Use of cocaine and higher purity forms of ecstasy and methamphetamine increases among people who use drugs

December 2018

Use of cocaine and higher purity forms of ecstasy and methamphetamine is increasing among samples of people who use drugs, according to the 2018 Drug Trends Reports from the National Drug and Alcohol Research Centre (NDARC) at UNSW Sydney. 

The Ecstasy and Related Drugs Reporting System (EDRS), which includes annual interviews with a sentinel sample of people who regularly use ecstasy and other stimulants recruited from all Australian capital cities (799 participants in 2018), has shown that cocaine use continues to increase, from 48% reporting any use in the last six months in 2017 to 59% in 2018.  But the report authors emphasise that most consumers continue to report infrequent use: only 7% of the sample used cocaine weekly or more frequently.

Recent use of crystal and capsule forms of ecstasy, reported by consumers to be of higher purity than pills, are at some of the highest levels reported since the EDRS interviews began in 2003 (72% and 62%, respectively, in 2018). One in four EDRS participants (27%) reported weekly or more frequent use of ecstasy. 

Half (51%) of the EDRS participants reported use of LSD; one in three (35%) reported use of ketamine; and one in five (18%) reported use of capsules with unknown contents in the past six months. In the last six months, nearly all participants reported use of alcohol (98%), 90% reported use of cannabis, and 85% used tobacco (44% of these daily use).

While methamphetamine use was low amongst the EDRS sample, a sentinel sample of people who inject drugs interviewed separately as part of the Illicit Drug Reporting System (IDRS - 910 participants in 2018) reported increased use of crystal methamphetamine. In 2018, three in four IDRS participants (75%) reported crystal methamphetamine use in the last six months, and one in two participants (47%) reporting weekly or more frequent use. Only 8% of those who reported weekly use of any methamphetamine had received drug treatment for methamphetamine in the past year.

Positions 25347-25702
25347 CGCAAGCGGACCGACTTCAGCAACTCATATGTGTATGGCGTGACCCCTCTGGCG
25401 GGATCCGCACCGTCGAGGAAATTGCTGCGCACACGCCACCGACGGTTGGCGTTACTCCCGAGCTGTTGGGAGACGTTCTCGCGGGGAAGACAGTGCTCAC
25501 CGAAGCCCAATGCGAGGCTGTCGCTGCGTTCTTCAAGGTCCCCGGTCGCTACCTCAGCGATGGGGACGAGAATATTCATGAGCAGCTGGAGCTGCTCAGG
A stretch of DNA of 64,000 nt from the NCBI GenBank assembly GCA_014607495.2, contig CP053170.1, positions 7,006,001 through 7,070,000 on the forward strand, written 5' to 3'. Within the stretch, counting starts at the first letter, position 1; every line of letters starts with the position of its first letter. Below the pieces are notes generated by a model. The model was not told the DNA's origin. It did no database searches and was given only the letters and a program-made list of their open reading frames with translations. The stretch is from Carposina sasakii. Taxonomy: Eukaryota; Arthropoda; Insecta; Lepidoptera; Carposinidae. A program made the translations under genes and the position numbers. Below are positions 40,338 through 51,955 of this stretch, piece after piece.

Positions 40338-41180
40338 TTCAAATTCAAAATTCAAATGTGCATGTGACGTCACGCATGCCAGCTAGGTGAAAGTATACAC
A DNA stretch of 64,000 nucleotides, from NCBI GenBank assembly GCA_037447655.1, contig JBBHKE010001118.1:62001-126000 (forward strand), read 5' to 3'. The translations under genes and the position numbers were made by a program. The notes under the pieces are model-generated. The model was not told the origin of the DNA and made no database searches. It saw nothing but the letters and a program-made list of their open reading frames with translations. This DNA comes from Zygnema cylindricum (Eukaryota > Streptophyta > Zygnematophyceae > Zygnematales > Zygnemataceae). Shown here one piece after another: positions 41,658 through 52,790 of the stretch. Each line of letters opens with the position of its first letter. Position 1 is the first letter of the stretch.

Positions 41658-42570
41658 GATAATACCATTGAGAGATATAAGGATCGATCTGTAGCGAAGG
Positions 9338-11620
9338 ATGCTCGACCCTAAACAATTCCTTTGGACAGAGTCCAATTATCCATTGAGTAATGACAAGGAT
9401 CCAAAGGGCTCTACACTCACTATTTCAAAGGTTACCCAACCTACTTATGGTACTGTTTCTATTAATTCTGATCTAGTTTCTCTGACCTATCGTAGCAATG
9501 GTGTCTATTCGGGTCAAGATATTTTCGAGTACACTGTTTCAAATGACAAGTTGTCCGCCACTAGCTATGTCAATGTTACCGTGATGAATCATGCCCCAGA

Use of heroin has remained relatively stable among IDRS participants, with 54% reporting recent use in 2018. One in five participants (20%) self-reported a non-fatal overdose in the last year. An increasing number reported knowing about and using naloxone (a medication available over-the-counter at pharmacies which can be used by anyone to reverse the effects of an overdose). 

Dr Amy Peacock, Program Lead for Drug Trends at NDARC, cautioned that the results were not reflective of the drug use of all Australians but the trend toward greater use of forms described as higher purity among these samples was cause for concern.

“Use of higher purity stimulants can increase the risk of experiencing acute and long-term negative health effects” said Dr Peacock. 

“Acute effects may include dehydration, increased or irregular heart rate, agitation, headaches, and seizures. Use over long periods of time without sleep or in combination with other substances can increase the risk of these types of effects.”

“In terms of long-term harms, we know that people who report heavy stimulant use typically do not engage with treatment or do so intermittently. Part of the issue is the lack of good treatment options for stimulant dependence, although there are trials currently underway in Australia exploring efficacy of various medications.”  

“A positive finding is the increased awareness and use of naloxone among the sample of people who regularly inject drugs, although ideally in the future we would hope that everyone who participates knows about naloxone, can access it, and carries it with them in their day-to-day lives”. 

Read more on the NDARC website.

Drug Trends

Drug Trends triangulates data from various sources to identify emerging problems in substance use in Australia.  

Information from annual interviews with people who regularly inject drugs (Illicit Drug Reporting System) and who regularly use ecstasy and other stimulants (Ecstasy and Related Drugs Reporting System) are used alongside analyses of routinely-collected indicator data to describe changes in drug use and harm across Australia over time.